Virginia Department of Wildlife Resources
The Virginia Department of Wildlife Resources (DWR) is responsible for the management of inland fisheries, wildlife, and recreational boating for the Commonwealth of Virginia. Its mission is to lead in wildlife conservation and inspire people to value the outdoors and their role in nature. The VMRC and DWR works in partnership with The Nature Conservancy Virginia Coast Reserve and other state and federal partners to manage Virginia’s barrier islands and seaside marshes.
Virginia Marine Resources Commission
The Virginia Marine Resources Commission (VMRC) serves as the steward of the Commonwealth’s marine and aquatic resources, and protectors of its tidal waters and homelands. It manages recreational and commercial saltwater fishing and works to create and maintain sustainable coastal fisheries. VMRC also manages a significant portion of the state’s tidal marshes and water bottoms to ensure the long term protection and productivity of these sensitive habitats.
Virginia Coastal Zone Management Program
The Virginia Coastal Zone Management Program is a network of state agencies and coastal localities that implement state coastal protection laws. It works to protect, restore and strengthen Virginia's coastal ecosystems and economy. The Virginia Department of Environmental Quality serves as its lead agency. The program is funded by NOAA's Office for Coastal Management under the federal Coastal Zone Management Act. Since 1986 the Virginia CZM Program has worked with local partners and funded scores of projects on Virginia's Eastern Shore including eelgrass, oyster, bay scallop and songbird habitat restoration; acquisition of critical coastal habitat for migratory birds; construction of ecotourism infrastructure; and development of special area management plans.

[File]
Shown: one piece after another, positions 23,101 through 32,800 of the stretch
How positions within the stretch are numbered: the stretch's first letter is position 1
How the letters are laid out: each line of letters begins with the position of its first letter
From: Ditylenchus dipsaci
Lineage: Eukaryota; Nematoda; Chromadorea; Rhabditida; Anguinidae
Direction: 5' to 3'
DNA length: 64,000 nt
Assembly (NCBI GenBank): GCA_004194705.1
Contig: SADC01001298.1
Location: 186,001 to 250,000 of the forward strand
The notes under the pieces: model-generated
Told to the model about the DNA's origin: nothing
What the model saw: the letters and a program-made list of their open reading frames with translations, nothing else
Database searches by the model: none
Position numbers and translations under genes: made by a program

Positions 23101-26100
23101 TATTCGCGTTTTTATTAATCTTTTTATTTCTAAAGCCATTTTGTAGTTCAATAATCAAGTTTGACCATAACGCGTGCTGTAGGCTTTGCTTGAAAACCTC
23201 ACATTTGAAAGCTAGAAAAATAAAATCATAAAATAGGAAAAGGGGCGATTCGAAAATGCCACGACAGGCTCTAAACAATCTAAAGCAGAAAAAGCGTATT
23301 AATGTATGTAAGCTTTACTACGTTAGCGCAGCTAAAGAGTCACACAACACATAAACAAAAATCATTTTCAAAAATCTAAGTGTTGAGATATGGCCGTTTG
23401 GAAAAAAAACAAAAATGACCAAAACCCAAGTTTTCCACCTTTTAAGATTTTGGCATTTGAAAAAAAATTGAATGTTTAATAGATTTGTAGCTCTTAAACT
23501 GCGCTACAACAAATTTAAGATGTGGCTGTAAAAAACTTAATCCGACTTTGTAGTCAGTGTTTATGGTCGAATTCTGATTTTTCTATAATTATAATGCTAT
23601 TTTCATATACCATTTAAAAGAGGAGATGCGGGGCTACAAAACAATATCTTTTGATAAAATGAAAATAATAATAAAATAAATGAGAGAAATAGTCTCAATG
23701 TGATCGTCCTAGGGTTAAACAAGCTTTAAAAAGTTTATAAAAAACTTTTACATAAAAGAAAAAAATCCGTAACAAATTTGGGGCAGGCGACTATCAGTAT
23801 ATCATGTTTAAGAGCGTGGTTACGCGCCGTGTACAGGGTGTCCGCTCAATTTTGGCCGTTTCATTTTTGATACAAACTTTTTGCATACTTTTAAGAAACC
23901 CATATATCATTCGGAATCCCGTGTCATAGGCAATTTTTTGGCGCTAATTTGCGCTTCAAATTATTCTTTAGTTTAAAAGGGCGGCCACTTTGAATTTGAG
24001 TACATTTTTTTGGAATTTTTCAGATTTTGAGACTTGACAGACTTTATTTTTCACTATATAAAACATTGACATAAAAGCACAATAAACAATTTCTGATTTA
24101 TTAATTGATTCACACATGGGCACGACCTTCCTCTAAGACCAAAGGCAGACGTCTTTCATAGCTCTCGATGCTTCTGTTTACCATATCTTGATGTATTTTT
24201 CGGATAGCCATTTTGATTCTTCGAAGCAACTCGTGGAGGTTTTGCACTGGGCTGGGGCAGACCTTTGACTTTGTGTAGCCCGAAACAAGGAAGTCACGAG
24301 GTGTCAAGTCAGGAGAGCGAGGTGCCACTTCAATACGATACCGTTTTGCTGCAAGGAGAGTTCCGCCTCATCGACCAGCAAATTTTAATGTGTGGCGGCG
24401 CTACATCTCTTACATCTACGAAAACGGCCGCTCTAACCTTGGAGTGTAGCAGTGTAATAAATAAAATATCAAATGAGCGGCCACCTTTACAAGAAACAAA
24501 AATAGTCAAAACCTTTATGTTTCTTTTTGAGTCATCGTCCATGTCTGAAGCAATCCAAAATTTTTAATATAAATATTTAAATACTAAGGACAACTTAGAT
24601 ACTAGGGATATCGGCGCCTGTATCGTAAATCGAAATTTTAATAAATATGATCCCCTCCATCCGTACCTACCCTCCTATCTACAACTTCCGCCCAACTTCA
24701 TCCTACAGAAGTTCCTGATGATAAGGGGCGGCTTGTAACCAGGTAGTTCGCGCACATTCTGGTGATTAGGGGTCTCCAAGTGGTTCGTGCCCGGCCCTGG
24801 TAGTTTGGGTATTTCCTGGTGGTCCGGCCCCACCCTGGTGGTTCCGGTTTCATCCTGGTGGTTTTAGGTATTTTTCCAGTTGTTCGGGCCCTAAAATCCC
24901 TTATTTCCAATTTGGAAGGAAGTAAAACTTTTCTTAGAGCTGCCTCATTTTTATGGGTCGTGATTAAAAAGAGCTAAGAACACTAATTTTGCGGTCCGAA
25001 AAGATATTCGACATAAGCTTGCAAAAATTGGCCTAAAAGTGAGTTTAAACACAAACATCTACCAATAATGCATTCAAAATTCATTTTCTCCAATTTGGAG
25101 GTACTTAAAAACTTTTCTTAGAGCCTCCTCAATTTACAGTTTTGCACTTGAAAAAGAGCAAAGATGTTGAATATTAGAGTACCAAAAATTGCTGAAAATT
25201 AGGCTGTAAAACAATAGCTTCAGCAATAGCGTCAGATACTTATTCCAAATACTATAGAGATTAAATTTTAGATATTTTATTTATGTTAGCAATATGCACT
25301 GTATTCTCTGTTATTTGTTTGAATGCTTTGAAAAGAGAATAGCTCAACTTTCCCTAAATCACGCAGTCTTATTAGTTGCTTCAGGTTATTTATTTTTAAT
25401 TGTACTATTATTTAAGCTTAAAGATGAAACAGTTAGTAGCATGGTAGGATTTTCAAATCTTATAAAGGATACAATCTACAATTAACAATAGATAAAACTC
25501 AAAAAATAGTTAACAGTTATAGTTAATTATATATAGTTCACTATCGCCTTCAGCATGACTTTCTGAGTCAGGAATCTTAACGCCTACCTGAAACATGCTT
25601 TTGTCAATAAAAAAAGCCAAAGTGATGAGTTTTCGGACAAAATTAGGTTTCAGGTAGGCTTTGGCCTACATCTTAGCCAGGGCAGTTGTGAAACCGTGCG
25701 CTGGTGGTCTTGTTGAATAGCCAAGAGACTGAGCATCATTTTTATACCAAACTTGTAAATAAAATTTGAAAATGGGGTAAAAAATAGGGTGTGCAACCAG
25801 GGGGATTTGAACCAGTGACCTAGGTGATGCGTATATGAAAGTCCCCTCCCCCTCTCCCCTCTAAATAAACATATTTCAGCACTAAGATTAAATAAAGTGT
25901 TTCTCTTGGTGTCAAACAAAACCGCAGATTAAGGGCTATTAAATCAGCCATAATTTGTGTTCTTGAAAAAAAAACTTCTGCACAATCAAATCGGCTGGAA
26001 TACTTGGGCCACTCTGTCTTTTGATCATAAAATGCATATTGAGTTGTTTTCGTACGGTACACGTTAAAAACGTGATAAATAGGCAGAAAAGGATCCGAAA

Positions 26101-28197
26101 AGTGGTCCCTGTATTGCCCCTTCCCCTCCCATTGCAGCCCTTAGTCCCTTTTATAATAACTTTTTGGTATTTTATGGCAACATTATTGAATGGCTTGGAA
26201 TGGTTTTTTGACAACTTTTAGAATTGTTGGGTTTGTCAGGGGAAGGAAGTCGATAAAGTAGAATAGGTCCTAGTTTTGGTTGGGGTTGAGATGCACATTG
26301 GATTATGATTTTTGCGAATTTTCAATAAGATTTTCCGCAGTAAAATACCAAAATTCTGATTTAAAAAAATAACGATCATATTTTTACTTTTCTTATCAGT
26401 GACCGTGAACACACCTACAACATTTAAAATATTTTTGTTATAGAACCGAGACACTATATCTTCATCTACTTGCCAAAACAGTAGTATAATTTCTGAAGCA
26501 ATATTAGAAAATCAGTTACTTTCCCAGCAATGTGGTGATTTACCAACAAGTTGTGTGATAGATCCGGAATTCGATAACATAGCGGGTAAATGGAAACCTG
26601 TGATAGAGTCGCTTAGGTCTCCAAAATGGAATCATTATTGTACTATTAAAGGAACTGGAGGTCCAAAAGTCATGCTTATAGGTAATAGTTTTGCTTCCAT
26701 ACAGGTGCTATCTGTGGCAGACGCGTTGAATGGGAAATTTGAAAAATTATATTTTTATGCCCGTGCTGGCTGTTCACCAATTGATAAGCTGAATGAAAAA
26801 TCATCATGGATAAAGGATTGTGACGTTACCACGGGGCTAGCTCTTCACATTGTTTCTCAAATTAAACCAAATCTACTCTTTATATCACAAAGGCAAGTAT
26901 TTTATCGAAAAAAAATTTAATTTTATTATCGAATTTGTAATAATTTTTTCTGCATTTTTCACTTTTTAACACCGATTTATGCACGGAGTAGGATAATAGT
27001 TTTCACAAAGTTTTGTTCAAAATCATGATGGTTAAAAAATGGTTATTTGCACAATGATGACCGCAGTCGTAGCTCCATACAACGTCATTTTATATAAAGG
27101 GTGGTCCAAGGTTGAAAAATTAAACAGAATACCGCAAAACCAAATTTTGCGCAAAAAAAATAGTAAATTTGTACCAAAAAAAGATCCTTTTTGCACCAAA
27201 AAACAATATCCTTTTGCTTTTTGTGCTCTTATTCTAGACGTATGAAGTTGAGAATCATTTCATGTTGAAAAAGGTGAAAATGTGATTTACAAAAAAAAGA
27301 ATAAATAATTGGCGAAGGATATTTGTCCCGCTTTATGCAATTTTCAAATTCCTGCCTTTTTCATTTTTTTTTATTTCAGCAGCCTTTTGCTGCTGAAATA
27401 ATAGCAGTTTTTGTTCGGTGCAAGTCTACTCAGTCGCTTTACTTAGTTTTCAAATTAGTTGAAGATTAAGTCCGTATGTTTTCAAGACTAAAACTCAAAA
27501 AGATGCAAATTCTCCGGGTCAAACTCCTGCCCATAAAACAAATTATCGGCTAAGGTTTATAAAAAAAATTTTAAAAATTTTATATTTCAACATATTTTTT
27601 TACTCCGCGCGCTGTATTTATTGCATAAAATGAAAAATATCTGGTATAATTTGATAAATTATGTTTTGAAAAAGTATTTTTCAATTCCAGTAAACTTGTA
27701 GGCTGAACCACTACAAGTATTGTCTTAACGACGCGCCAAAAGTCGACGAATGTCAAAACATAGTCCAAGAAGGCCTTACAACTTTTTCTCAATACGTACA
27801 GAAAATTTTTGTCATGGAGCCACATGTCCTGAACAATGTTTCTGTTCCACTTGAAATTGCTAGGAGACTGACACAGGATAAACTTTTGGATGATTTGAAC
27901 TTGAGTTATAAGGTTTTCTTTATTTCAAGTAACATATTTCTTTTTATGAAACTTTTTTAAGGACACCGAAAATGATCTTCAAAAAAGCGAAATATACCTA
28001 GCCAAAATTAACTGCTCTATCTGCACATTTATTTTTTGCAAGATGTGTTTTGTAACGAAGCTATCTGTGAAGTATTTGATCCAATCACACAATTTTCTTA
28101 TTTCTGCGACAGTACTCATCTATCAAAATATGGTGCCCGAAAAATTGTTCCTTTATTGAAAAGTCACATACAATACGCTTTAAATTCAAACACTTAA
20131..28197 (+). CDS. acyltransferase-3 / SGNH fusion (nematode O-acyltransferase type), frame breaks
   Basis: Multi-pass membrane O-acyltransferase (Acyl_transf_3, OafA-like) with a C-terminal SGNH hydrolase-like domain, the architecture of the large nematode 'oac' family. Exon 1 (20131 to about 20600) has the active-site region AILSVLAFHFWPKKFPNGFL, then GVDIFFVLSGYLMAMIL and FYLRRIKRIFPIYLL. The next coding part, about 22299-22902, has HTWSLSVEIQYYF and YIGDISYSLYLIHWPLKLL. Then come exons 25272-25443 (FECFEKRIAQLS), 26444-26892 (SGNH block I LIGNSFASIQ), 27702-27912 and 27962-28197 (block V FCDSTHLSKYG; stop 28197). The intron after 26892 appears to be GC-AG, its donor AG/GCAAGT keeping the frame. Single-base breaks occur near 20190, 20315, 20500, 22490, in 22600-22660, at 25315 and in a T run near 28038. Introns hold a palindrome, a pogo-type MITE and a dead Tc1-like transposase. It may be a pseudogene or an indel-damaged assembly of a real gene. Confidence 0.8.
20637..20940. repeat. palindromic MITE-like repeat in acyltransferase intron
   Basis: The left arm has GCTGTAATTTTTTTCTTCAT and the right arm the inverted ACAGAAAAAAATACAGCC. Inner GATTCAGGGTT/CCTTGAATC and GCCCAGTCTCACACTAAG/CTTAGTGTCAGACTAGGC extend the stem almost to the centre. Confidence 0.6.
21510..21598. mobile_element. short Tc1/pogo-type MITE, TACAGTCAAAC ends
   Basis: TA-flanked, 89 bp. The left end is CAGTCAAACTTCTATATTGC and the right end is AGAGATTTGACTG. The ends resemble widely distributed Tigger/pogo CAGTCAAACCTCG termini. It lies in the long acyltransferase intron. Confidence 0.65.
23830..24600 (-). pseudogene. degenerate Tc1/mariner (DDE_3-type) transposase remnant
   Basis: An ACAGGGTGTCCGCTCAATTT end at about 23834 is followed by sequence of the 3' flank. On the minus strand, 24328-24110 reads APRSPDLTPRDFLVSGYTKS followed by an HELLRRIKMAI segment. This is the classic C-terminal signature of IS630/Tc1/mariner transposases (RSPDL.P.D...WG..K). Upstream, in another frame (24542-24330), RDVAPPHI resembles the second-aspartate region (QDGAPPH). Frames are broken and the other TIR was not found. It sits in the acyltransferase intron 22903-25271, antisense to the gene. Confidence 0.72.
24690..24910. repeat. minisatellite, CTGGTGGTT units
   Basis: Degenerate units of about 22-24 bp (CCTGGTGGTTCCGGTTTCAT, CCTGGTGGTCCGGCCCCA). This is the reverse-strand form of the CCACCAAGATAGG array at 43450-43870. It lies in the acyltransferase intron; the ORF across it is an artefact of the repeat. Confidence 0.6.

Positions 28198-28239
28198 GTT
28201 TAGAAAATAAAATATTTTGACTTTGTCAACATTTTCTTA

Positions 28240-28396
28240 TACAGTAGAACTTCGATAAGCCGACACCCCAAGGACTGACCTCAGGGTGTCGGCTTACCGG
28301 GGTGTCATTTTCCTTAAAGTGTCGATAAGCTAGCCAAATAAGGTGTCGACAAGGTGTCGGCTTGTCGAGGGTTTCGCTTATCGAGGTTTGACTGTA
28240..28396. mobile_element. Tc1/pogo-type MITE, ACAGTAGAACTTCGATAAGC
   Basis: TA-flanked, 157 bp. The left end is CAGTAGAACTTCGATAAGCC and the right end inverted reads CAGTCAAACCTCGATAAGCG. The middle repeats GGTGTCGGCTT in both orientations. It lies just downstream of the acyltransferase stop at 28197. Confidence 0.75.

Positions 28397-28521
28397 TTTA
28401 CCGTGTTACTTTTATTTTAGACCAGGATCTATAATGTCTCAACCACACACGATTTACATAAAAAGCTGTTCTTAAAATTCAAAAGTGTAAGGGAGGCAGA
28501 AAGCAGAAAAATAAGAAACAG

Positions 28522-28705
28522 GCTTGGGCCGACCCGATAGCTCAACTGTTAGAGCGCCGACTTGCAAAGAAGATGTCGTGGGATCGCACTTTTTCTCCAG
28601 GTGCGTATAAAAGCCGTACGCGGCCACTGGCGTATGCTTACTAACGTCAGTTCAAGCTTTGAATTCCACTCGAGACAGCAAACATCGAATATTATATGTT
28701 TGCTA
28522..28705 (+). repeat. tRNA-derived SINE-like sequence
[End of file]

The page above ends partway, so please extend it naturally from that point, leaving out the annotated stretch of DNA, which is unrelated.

Accomack-Northampton Planning District Commission
The mission of the Accomack-Northampton Planning District Commission (A-NPDC) is to respond to local government requests for assistance in planning and for managing growth in the region. This includes, but is not limited to, facilitation of affordable housing development, protection and wise use of natural resources, growth and development of the region, and providing technical assistance. The A-NPDC is focused on enhancing climate change resiliency and adaptability through promoting ecotourism, implementing stormwater management regulations, conservation plans, transportation plans, economic development plans, and the Eastern Shore of Virginia Hazard Mitigation Plan.